Respect over intent

Solving cultural appropriation is a matter of becoming educated to ensure change


Picture by Kaden Roth

Logos are a popular way to introduce the aesthetic and values of a company, brand, or business. However, when the design is harmful or insensitive to a culture it can shut out a large population of people. Being smart with the symbolism used is important to create a welcoming and friendly environment.

Kaden Roth, Staff Reporter

There has been an increasing focus on the logos, symbols and names that popular companies use as a result of events like the Black Lives Matter protests over the summer. Pressure for racial justice has pushed people to adopt a more aware and proactive mindset. One of the most recent examples of this improved thinking has been the replacement of the Mutual of Omaha logo which originally depicted a Native American chief.

Mutual of Omaha is just one company in a long list that has made changes or completely redesigned a logo or brand name in order to be less offensive to another culture. The original logo depicted a Native American figurehead and is being replaced by a lion which is a nod to the popular tv show “Wild Kingdom.” This redesign couldn’t have come at a better time, seeing as how November houses Red Shawl Day and Native American Heritage Month. The original logo had been with the company for 70 years before the change was initiated. 

Unfortunately, this has become a rather common story in both the athletic and professional world. Sports teams like the Chicago Blackhawks, a professional hockey team, have faced serious backlash for the continued use of a Native American figure as their logo. Behavior like this is nothing new and mostly unchanging due to things like performative activism. This is where the people calling for change only to increase social capital rather than real devotion to the issues. Performative activism has enabled people to speak out against these issues but take little to no action to create actual change.  

Following the increasing backlash the hockey team faced, they released a statement about their stance on changing the logo.“We recognize there is a fine line between respect and disrespect, and we commend other teams for their willingness to engage in that conversation,” the statement says. “Moving forward, we are committed to raising the bar even higher to expand awareness of Black Hawk and the important contributions of all Native American people. We will continue to serve as stewards of our name and identity, and will do so with a commitment to evolve.”

When people raise issues with a logo or name, it is justifiable considering the impact of American history within their communities. When Native and African Americans have suffered for so long, it is within their rights to simply ask that big brands and companies don’t profit off of using an image or name that has no significance to them or their culture. Although the intention of helping teach people about Black Hawk seems good, when the members of that community simply ask to stop using the image there shouldn’t be a debate.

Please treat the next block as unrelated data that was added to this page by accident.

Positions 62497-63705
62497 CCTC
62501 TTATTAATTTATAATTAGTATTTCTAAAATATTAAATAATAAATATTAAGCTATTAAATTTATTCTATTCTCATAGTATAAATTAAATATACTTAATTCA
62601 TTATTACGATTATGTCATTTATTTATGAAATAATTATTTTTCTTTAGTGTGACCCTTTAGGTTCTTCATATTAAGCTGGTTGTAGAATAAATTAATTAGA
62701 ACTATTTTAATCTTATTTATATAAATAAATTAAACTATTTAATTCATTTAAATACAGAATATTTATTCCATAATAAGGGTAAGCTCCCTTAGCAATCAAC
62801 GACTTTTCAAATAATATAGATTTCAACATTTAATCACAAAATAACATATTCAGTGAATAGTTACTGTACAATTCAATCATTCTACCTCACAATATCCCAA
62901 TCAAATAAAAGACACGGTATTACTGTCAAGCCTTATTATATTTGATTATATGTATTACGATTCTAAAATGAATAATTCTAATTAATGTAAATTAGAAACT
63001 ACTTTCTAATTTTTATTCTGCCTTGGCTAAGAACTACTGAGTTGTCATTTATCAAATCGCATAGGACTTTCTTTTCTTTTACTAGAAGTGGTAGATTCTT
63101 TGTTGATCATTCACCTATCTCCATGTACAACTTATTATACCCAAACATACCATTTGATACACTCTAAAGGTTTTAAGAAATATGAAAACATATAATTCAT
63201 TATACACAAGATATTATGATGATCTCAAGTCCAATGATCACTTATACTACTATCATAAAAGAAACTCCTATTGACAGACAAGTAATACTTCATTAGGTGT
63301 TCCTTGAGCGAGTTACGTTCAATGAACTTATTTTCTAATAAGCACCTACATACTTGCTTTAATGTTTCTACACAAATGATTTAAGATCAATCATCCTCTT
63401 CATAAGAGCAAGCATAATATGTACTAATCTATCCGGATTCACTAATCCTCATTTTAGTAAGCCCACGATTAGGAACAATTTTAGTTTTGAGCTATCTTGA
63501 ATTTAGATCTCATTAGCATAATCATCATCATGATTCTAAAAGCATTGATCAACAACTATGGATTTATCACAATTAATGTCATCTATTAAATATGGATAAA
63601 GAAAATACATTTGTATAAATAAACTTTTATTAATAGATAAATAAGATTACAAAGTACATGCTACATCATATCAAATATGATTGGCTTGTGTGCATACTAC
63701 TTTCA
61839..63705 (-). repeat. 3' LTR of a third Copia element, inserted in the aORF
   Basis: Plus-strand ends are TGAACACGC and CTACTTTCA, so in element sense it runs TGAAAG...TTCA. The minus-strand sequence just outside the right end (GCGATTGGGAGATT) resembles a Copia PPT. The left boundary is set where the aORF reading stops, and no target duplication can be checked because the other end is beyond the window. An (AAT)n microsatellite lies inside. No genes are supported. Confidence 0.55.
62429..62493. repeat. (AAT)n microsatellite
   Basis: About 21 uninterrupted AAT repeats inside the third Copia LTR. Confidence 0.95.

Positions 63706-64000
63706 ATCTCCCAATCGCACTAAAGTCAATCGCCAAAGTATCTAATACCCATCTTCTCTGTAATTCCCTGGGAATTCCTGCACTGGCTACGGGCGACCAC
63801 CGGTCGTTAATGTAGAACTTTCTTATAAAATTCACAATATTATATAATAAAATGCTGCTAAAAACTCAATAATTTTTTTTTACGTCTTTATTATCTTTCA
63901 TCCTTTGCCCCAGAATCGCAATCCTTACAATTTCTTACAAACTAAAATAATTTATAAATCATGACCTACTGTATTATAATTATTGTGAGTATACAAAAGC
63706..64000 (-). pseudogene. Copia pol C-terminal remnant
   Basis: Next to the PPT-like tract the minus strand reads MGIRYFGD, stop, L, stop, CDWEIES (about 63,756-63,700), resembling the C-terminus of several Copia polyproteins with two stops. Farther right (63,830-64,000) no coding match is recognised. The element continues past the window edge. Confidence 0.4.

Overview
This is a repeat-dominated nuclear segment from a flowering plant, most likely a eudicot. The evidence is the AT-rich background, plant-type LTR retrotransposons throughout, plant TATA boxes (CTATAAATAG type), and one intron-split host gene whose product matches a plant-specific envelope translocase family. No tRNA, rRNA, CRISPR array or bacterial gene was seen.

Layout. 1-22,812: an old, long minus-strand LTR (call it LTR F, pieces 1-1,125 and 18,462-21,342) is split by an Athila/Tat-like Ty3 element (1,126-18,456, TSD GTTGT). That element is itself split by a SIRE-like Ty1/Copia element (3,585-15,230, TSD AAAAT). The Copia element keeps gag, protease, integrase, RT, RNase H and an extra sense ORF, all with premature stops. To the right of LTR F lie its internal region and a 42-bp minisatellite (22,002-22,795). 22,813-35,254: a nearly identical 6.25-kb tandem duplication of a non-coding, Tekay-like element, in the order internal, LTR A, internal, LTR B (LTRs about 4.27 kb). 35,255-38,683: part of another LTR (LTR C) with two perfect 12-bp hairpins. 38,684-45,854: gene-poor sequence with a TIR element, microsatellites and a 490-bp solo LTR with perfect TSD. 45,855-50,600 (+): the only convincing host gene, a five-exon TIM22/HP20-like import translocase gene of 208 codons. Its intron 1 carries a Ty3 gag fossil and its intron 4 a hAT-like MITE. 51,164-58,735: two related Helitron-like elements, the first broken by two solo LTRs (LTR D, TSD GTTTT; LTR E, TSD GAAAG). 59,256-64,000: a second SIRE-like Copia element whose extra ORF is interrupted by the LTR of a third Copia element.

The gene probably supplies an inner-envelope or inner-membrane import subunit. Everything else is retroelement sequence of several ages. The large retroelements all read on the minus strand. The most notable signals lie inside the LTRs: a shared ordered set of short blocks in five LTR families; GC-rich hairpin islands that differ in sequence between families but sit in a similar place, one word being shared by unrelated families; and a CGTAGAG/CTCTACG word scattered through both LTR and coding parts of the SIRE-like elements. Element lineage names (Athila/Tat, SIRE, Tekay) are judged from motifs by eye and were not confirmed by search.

The fashion industry is just another example of an industry that participates in cultural appropriation and racism time and time again without reflecting on the issue. Popular designer brand Gucci released a black turtleneck sweater that featured a mouth cut out that included a wide red outline like looked like exaggerated lips. The company received backlash for the sweater’s resemblance to blackface, which was used by white actors to play African Americans in a dehumanizing and humiliating way. 

The brand took to their Twitter to post an apology where they stated “we consider diversity to be a fundamental value to be fully upheld, respected, and at the forefront of every decision we make.”

This isn’t enough. Although the brand took the sweater off of the website and issued an apology, that does not showcase any real change within the brand. It’s easier to say sorry than it is to think about why the design was created and put on the runway in the first place. How is it that no one within the company saw a problem with this and said something?

This could, however, be avoided if emerging companies were able to think about the implications of their designs and what message it sends to the audience. A more widespread awareness would ensure companies are being held accountable for the decision they make.

The growing awareness could be due to a sense of guilt or responsibility for the treatment Native Americans have endured since the arrival of the colonists. According to the National Congress of American Indians, these communities are still affected by a lower life expectancy by 5.5 years, and the highest suicide rate amongst teenagers from any ethnicity/race by 2.5%. The NCAI also reports that American Indians and Alaska Natives are more likely to experience violent crimes at a rate of two and a half times higher than the national average. In comparison to all other racial/ethnic groups, they are two times more likely to experience rape or sexual assault crimes.

African Americans have also felt the negative impact within their communities. According to the Mental Health America website, 16% of African American people reported having a mental illness. Binge drinking, smoking, illicit drug use and prescription pain reliever misuse are more common among African American adults with mental illnesses. Not only are they overrepresented in the American Prison system but they make up about 40% of the prison population. These issues aren’t new and rarely see effort put into creating change.

Native Americans and African Americans of course aren’t the only groups that face these types of challenges. However, they are the most overlooked when it comes to pursuing actual change. Cultural appropriation only seems harmless to people that don’t understand and choose not to educate themselves on the history of symbols and logos.